French-Canadian director Michel Brault has endowed PAPER WEDDING with an aura of sincerity, honesty and genuine heart. While no masterpiece, the picture is a charming, tender and bittersweet diversion well worth viewing for the performances of Genevieve Bujold and Manuel Aranguiz.
Set in contemporary Montreal, Claire (Bujold) is an unmarried, underpaid college professor who earns extra money writing academic textbooks. An innocent at heart, Claire is not without experience in the ways of the world; she's involved in a longtime going-nowhere affair with Milosh (Teo
Spychalski), a married Czech professor and legal resident alien. Despite her affair and her modest success as a textbook author, Claire is miserably unhappy and does little more than muddle through each drab day. Annie (Dorothee Berryman), Claire's sister, is a lawyer who has a client, Pablo
(Aranguiz), a Chilean political refugee and an illegal alien. Deportation to his homeland will mean certain execution and Annie is determined to save Pablo from that fate. In hot pursuit of Pablo is Bouchard (Gilbert Sicotte), a Javert-type immigration officer from Quebec obsessed by his
determination to capture Pablo. What better way to protect Pablo than have him marry a native Canadian ... and who better to marry him than Annie's own spinster sister?
At first, Claire rejects the idea, but as Annie continues to press her sister, the middle-aged Claire eventually relents and a wedding is arranged. Claire's mother Gaby (Monique Lepage, who runs away with the film's funniest sequence) is thrilled that her daughter is at long last going to be
married, though she is disappointed that the forthcoming nuptials will be performed by a magistrate and not be the spectacular church wedding she had envisioned for Claire. The already risky situation becomes even more so when Bouchard walks in on Claire and her married lover in bed the morning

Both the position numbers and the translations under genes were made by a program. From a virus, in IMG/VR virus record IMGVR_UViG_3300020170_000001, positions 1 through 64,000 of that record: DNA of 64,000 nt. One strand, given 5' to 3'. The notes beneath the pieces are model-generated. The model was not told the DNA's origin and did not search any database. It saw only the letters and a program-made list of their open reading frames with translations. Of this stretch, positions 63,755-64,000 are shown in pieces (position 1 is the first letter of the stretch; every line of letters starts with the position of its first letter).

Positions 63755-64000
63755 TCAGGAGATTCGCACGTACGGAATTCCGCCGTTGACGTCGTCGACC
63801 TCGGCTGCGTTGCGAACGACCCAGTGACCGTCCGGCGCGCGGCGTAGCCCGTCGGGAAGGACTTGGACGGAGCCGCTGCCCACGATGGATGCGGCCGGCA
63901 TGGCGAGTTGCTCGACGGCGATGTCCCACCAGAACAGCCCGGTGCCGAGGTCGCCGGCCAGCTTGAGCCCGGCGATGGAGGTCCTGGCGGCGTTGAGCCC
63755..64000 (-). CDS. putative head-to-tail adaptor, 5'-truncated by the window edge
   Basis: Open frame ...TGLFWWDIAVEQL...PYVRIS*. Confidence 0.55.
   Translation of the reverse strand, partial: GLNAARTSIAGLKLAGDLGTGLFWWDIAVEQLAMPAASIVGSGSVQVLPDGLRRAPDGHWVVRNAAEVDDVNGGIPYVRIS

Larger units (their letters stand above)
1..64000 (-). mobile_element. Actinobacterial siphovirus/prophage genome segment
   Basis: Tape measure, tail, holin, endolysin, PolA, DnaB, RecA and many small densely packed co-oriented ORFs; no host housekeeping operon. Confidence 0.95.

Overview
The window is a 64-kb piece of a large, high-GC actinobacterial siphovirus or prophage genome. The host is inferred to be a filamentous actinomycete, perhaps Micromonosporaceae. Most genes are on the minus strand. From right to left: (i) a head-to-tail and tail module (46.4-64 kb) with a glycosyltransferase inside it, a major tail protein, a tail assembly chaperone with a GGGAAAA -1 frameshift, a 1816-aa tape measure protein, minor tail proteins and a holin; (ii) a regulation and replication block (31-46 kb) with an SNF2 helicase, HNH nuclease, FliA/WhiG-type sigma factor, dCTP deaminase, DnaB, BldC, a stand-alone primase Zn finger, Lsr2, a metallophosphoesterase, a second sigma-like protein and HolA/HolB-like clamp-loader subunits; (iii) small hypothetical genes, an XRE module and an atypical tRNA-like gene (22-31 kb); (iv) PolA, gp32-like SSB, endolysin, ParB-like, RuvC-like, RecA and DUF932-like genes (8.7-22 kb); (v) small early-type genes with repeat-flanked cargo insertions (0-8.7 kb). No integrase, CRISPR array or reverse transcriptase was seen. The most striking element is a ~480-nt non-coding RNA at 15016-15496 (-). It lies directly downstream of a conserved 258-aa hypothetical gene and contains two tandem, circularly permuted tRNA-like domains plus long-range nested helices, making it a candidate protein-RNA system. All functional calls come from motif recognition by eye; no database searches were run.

after her marriage to Pablo. Unless Claire and Pablo can prove to the local authorities that they are seriously married, Pablo's fate is sealed.
The couple have but a scant 48 hours to learn everything they need to know about each other before appearing at their hearing. Fortunately, they find themselves simpatico and the hearing goes in their favor. As love blossoms, the couple discover a unique compatibility, especially from Claire's
point-of-view, since Pablo proves to be an imaginative lover. From initial resentment over being inconvenienced by this marriage, Claire suddenly realizes that she is beginning to really care for Pablo. Ironically, the couple, both of whom have benefited by the marriage in a number of unexpected
ways, inevitably learn that the course of true love doesn't always remain as comfortable or as permanent as anticipated.
PAPER WEDDING is an unexpected delight, a modestly budgeted film, originally broadcast on Canadian TV in 1989, that wins the viewer over with its simplicity and sweetness. While the big-budget GREEN CARD was the more polished production and offered the more symmetrical cinematography, PAPER
WEDDING delivers the more convincing characterizations, brought to radiant life by Bujold and Aranguiz. The viewer genuinely cares about Claire and Pablo, and roots for them to make it through their legal predicaments, and we don't just observe how the pair manages to do it, without any personal
involvement in their plight, as was the case with the Peter Weir film.
Director Michel Brault (LA FLEUR DE L'AGE, LES ORDRES) and his cast deserve plaudits for delivering a thoroughly satisfying motion picture, despite its obvious similarities to GREEN CARD and its familiar, wafer-thin plot. (Profanity, adult situations, sexual situations.)
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- Released: 1989
- Rating: NR
- Review: French-Canadian director Michel Brault has endowed PAPER WEDDING with an aura of sincerity, honesty and genuine heart. While no masterpiece, the picture is a charming, tender and bittersweet diversion well worth viewing for the performances of Genevieve Bu… (more)